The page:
Yes, God was real. I was missing something.
So I hunkered down. I began studying the Bible. I was done with devotionals that served only to make me feel good (no offense, many of them are wonderful, just not for me in this season). I needed the Word….the one that penetrates the soul, dividing bone and marrow (Hebrews 4:12), the one that shows me what life is really about and points out where I’ve clung to my selfishness with white knuckles.
After a few weeks, I raised my head and I saw something beautiful. Everything was coming into focus. I was beginning to understand things through the eyes of God, and I could see purpose in it. And not only that, but I looked around and saw faces right next to mine who were asking (and learning) the very same things. Faces that never left my side and were putting their hands to the hard work and tasks of life right along with me.
It felt like suddenly being placed on firm ground.
- “He lifted me out of the slimy pit, out of the mud and mire; He set my feet on a rock and gave me a firm place to stand.” Psalm 40:2
Yes, this world is a completely broken, hopeless-feeling place sometimes.
- God said to Eve in the Garden of Eden: “What is this that you have done? ….[to the serpent]: I will put enmity between you and the woman and between your offspring and hers; He will crush your head and you will strike his heel….[to Adam]…Cursed is the ground because of you; through painful toil you will eat of it all the days of your life.” Genesis 3
The Bible tells us we will have trouble and tribulations. It actually tells us this multiple times.
Things will get hard, Jesus said. Really hard. But I have been there, and I won’t ever leave you. “Surely I am with you always to the very end of the age.” Matthew 28:20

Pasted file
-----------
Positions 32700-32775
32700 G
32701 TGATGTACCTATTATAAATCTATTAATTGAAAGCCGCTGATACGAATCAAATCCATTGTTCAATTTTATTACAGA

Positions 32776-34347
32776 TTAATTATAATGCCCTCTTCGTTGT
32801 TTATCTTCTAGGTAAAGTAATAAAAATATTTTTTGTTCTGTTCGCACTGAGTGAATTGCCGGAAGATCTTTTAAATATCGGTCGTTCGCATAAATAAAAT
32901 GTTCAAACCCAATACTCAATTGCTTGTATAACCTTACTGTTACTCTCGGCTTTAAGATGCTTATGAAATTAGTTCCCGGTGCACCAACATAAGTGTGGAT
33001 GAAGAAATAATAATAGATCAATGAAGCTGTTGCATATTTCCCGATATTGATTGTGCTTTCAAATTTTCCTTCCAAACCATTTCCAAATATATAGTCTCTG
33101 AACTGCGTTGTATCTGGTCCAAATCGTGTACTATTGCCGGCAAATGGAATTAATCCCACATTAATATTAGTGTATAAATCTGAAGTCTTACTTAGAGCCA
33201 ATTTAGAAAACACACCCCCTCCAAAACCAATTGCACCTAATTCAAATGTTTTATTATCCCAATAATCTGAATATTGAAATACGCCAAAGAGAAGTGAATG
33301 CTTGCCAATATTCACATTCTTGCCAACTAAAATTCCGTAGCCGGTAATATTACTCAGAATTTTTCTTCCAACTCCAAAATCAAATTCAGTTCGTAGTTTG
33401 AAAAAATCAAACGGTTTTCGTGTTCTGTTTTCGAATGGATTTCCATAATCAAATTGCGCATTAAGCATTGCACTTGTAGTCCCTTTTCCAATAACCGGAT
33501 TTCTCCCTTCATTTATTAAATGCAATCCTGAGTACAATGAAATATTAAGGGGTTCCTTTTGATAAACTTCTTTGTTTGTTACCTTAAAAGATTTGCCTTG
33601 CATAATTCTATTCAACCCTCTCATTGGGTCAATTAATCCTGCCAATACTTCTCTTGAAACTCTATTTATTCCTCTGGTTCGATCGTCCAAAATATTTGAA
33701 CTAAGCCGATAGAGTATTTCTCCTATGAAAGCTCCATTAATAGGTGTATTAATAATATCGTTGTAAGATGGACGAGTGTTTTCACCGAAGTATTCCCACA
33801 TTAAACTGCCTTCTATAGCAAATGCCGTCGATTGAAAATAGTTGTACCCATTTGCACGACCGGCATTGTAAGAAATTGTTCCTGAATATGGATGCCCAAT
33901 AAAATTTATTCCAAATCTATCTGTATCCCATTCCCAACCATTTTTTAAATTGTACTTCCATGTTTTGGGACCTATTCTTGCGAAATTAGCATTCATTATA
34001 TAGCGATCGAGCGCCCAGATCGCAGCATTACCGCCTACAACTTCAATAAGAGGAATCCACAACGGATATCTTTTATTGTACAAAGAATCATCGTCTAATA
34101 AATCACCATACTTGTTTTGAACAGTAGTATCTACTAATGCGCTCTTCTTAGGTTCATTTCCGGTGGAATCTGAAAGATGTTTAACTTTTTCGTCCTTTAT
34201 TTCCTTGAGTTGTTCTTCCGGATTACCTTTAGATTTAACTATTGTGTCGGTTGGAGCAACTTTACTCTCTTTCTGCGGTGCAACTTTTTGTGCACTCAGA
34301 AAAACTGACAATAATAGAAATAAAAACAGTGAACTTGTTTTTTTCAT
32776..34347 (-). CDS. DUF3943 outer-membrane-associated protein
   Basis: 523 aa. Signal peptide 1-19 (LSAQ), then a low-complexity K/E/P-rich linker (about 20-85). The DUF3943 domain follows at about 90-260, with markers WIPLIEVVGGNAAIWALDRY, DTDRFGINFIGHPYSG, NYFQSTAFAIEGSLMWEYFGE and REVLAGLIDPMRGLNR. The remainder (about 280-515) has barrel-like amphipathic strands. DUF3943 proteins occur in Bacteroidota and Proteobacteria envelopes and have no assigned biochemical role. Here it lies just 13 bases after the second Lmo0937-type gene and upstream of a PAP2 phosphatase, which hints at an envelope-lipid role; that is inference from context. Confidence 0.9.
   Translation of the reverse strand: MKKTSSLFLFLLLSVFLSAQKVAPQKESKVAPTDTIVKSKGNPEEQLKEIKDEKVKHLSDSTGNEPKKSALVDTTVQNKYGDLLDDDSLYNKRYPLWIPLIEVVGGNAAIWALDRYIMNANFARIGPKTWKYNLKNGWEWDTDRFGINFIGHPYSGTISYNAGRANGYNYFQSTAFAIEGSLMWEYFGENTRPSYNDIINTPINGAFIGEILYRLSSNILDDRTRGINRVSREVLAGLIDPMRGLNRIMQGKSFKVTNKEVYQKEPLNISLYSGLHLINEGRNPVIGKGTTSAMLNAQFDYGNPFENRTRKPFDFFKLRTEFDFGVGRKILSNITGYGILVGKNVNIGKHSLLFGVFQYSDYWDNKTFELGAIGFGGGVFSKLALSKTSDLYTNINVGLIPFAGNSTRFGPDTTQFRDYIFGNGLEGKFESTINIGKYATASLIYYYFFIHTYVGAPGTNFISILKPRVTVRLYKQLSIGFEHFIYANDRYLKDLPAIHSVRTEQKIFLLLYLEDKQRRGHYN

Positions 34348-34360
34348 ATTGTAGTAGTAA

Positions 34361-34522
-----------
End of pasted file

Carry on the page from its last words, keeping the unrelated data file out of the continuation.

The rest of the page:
We’ll experience pain, sickness, loss and utter heartbreak. But He knew it would be that way. And we may not understand until later. When things are finally better and complete.
- “Now we see but a poor reflection as in a mirror; then we shall see face to face. Now, I know in part; then I shall know fully, even as I am fully known.” 1 Corinthians 13:12
He has promises for us. Good ones. And He will come through.
He took my measly and imperfect loaf (probably moldy) and fish (more like accidental sushi) and made something of it. He took what little I offered…a half-baked faith with a little bit of “let’s see if this works” bible reading…and He built my faith.
No. He re-built my faith, and continues to rebuild it, one tiny stone at a time. And to have a hopeful faith, instead of a naïve one, in the face of our world today is completely precious and irreplaceable.
Did the Word of God heal my unbelief? Maybe not 100%, but I am getting there. My heart doesn’t feel quite as sick as it did. It’s a little softer now, a little more open to learning, and a little more real.
In a day and age when everything can feel so phony and fake, real is all any of us really need.
24-28 “‘For here’s what I’m going to do: I’m going to take you out of these countries, gather you from all over, and bring you back to your own land. I’ll pour pure water over you and scrub you clean. I’ll give you a new heart, put a new spirit in you. I’ll remove the stone heart from your body and replace it with a heart that’s God-willed, not self-willed. I’ll put my Spirit in you and make it possible for you to do what I tell you and live by my commands. You’ll once again live in the land I gave your ancestors. You’ll be my people! I’ll be your God!